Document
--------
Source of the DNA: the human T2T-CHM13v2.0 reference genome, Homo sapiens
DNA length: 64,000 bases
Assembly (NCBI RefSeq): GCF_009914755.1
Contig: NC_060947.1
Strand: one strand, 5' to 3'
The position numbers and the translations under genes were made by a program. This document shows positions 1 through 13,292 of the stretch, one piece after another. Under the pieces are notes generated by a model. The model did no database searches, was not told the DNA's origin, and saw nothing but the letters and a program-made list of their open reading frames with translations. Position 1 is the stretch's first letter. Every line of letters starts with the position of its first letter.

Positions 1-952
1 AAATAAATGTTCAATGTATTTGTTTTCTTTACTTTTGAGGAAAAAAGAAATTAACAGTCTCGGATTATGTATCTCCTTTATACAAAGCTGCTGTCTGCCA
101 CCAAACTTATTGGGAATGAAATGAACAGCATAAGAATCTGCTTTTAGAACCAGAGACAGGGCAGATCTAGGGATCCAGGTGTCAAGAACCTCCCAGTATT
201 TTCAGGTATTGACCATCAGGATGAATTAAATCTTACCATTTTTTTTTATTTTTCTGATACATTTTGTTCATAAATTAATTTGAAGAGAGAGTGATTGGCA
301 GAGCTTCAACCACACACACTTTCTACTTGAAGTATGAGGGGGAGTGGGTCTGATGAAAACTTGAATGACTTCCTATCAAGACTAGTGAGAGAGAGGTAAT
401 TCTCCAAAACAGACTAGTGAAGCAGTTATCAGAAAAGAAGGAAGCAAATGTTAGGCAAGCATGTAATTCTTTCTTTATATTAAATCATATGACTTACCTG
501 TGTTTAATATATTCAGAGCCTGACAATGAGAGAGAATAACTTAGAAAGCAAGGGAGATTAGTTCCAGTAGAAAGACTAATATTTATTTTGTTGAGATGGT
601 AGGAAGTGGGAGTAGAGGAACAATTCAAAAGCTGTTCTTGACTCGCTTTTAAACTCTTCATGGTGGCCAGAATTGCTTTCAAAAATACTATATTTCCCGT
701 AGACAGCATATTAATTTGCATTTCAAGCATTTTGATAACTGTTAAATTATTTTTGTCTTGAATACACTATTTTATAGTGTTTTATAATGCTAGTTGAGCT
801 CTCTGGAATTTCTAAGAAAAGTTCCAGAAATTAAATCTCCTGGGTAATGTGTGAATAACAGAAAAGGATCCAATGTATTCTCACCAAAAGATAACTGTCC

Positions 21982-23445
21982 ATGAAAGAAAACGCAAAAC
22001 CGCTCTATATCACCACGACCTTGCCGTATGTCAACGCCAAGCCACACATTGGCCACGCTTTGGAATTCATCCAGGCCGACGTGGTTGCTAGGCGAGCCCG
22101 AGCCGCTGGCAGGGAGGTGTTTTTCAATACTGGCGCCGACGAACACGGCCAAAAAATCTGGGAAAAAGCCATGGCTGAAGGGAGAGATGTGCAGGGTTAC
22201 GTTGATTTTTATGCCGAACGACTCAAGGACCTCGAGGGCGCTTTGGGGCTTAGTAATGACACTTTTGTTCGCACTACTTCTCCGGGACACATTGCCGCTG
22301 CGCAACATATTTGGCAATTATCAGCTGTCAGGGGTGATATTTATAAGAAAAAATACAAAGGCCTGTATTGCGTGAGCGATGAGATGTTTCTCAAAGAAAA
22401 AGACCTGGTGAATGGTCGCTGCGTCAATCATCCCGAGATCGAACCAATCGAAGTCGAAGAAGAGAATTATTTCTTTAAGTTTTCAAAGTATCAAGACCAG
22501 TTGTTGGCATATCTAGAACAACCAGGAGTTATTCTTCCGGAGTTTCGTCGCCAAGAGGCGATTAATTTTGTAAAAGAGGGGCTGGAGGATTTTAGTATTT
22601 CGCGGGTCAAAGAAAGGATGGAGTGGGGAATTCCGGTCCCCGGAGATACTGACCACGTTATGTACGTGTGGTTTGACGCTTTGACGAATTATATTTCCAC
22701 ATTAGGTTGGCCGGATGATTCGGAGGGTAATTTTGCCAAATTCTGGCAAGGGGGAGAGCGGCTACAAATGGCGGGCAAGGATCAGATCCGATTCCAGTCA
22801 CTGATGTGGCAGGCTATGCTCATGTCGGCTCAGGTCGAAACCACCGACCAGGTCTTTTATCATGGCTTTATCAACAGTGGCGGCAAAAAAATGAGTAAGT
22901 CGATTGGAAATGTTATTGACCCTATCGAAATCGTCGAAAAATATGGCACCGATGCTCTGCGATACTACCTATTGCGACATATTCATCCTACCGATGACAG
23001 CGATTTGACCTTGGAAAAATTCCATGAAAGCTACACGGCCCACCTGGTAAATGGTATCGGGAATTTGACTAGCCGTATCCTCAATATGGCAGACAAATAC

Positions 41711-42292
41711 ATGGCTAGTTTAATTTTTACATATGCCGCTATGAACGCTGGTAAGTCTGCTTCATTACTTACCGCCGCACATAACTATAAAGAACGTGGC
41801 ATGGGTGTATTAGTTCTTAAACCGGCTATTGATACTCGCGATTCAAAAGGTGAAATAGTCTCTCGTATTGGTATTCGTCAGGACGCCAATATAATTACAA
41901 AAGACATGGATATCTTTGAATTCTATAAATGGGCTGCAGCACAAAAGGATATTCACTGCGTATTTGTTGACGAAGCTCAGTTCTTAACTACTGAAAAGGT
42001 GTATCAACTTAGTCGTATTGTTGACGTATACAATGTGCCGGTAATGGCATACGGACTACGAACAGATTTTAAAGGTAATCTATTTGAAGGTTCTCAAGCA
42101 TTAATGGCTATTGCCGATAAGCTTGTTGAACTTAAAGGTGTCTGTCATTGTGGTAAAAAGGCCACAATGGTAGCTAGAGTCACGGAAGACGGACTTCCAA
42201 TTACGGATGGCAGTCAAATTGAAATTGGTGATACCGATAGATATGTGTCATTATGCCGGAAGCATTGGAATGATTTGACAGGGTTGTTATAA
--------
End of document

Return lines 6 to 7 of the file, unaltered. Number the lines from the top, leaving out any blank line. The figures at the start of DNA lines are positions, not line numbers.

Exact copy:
The position numbers and the translations under genes were made by a program. This document shows positions 1 through 13,292 of the stretch, one piece after another. Under the pieces are notes generated by a model. The model did no database searches, was not told the DNA's origin, and saw nothing but the letters and a program-made list of their open reading frames with translations. Position 1 is the stretch's first letter. Every line of letters starts with the position of its first letter.

Positions 1-952